Latin America is rapidly becoming a hotspot for cryptocurrencies and tokenization, as countries in this region adopt and regulate digital assets. Leading the world in digital asset regulation, El Salvador and the Bahamas are the pioneers in the launch of Central Bank Digital Currencies (CBDCs).
The Bahamas outpaced the globe by introducing the world's first CBDC, the Sand Dollar, while El Salvador recognized Bitcoin as legal tender, a revolutionary move in the financial landscape. Not far behind, Argentina, Brazil, Colombia, Mexico, Panama, and Paraguay have either established broad regulations or are contemplating digital asset regulation.
In Mexico, Argentina, Brazil, Venezuela, and Chile, it is commonplace for retail outlets and merchants to accept cryptocurrencies as payment. This phenomenon has not gone unnoticed, with four South American countries ranking among the top 20 of Chainalysis’ 2022 Crypto Adoption Index. Notably, Brazil holds the 7th spot on the index, with Argentina, Colombia, and Ecuador ranking 13th, 15th, and 18th, respectively.
This surge in adoption rates is largely due to these markets grappling with significant inflation, leading residents to buy cryptocurrency on Exchanges to protect their savings. As of the latest data available for 2023, the inflation rate is 12.36% in Colombia, 45.36% in Cuba and a staggering 106% in Argentina.
Tokenization is driving adoption across Latin America for the same reason. Tokenization of investment products has allowed a broader audience access to assets that were once exclusive to large investors. This has been particularly appealing in a region where many countries have double-digit interest rates as a result of high inflation, prompting investors to seek assets with sustainable returns.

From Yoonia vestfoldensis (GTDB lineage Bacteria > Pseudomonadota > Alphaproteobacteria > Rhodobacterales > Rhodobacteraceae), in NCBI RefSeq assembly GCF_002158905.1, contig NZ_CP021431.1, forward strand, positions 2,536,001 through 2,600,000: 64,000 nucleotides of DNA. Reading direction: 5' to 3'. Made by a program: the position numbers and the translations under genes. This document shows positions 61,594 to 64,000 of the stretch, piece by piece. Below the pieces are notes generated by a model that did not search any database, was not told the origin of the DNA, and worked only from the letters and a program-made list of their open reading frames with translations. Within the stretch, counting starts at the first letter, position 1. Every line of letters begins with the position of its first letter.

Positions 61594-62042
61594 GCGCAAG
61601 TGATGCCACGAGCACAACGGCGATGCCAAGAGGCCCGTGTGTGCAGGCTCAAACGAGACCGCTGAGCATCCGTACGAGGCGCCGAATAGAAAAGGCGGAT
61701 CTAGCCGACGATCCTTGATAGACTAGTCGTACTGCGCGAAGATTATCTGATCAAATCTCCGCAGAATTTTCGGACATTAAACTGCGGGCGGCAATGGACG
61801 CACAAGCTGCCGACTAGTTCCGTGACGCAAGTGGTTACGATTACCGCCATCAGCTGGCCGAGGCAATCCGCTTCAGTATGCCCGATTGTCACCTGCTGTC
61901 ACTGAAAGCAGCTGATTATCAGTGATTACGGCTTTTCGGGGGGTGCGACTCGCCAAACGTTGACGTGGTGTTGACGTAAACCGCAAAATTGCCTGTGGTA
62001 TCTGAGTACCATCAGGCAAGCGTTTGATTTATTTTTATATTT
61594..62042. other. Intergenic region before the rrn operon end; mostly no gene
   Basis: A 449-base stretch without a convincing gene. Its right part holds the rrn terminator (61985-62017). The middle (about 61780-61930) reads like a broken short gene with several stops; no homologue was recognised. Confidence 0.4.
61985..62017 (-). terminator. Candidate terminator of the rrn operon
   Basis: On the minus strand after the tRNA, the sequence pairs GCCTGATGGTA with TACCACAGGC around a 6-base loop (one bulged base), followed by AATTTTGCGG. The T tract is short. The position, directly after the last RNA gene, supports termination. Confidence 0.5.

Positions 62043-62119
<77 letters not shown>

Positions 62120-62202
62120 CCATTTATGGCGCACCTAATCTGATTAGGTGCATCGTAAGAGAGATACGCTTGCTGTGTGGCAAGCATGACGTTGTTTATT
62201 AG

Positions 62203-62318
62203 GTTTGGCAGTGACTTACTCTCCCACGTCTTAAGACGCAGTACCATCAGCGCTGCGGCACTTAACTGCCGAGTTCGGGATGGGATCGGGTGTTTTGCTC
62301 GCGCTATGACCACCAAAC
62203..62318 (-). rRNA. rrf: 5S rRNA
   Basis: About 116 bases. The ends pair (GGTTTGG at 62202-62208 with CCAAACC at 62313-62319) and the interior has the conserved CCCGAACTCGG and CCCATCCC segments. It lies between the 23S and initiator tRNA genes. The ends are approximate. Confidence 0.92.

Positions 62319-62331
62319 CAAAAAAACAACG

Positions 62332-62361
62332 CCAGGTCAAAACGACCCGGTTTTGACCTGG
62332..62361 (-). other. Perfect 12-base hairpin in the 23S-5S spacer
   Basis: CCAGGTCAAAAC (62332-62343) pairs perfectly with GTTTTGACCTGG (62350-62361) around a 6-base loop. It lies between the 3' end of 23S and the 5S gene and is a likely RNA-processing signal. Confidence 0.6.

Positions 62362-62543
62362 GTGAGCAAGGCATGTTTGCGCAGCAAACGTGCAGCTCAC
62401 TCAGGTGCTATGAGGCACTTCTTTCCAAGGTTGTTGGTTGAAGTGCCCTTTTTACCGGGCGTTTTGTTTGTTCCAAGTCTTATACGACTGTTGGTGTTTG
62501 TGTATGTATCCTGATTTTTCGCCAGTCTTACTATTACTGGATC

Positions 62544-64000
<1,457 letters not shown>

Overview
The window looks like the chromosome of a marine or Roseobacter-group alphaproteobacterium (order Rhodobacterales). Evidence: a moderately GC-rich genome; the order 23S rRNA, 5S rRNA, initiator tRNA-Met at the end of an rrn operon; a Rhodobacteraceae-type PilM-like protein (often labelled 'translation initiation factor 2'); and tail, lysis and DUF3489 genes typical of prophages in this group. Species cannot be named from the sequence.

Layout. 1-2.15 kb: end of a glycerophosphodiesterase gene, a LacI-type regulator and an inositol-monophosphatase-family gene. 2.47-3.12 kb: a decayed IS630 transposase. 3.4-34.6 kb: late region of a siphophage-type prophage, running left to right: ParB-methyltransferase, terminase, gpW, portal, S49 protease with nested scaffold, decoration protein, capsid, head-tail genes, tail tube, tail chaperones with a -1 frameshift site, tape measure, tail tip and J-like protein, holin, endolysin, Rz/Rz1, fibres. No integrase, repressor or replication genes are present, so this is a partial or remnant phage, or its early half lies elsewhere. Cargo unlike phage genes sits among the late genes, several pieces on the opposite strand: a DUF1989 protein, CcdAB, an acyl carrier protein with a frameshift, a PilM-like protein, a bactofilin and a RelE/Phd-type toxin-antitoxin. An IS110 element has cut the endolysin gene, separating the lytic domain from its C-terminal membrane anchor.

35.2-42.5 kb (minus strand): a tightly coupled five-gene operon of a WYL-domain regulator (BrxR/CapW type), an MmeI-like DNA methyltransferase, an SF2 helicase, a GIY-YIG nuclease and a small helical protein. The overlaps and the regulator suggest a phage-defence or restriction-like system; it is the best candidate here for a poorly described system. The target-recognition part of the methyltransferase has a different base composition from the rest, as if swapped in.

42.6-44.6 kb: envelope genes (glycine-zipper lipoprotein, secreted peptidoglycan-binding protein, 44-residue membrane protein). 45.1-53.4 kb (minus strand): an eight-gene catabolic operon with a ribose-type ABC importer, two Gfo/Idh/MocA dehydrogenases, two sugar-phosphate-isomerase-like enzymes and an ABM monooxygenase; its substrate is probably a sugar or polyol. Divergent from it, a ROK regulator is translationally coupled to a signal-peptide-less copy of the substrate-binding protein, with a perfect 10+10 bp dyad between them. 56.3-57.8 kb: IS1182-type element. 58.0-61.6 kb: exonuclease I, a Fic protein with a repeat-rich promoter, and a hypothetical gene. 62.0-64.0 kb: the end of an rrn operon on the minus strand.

In fact, Latin America contributed to 9.1% of the global crypto value received in 2022, reaching $562 billion between July 2021 and June 2022. This represents a growth of 40% in the period, reflecting the region's booming interest in digital assets.
Digital asset adoption is on the rise in Latin America, although it's important to note the diversity of regulations in the region. For instance, while Bolivia has explicitly banned cryptocurrencies, Cuba recognized them as a legal payment method in August 2021, implementing a licensing regime for crypto exchanges and other virtual asset service providers. At the same time, other countries have not taken significant regulatory measures yet.
However, increasingly more countries in Latin America are not just addressing money laundering; they're creating legal frameworks that ensure businesses are adequately monitoring risks and complying with the law. These frameworks acknowledge that market manipulation is a significant threat, and that systems for monitoring the market are crucial for comprehensive risk assessment and legal compliance.
Fighting against market manipulation is becoming a top priority to protect investors. Regulators are actively investigating suspected cases, and those companies that do not implement effective systems to monitor the market risk facing legal actions or being shut down.
Below are sections that cover regulatory progress in Colombia and Mexico. As a brief reminder, one of the main barriers to institutional adoption of cryptocurrencies is the lack of regulations that adequately mitigate criminal activity across the blockchain industry, thus protecting investors and the overall health of the financial system.
The Financial Action Task Force (FATF) is an inter-governmental organization with 212 member countries. Its mandate is to combat illegal financial activities. The FATF monitors progress in the promotion and effective implementation of measures designed to fight money laundering, terrorist financing, and other threats to the integrity of the international financial system.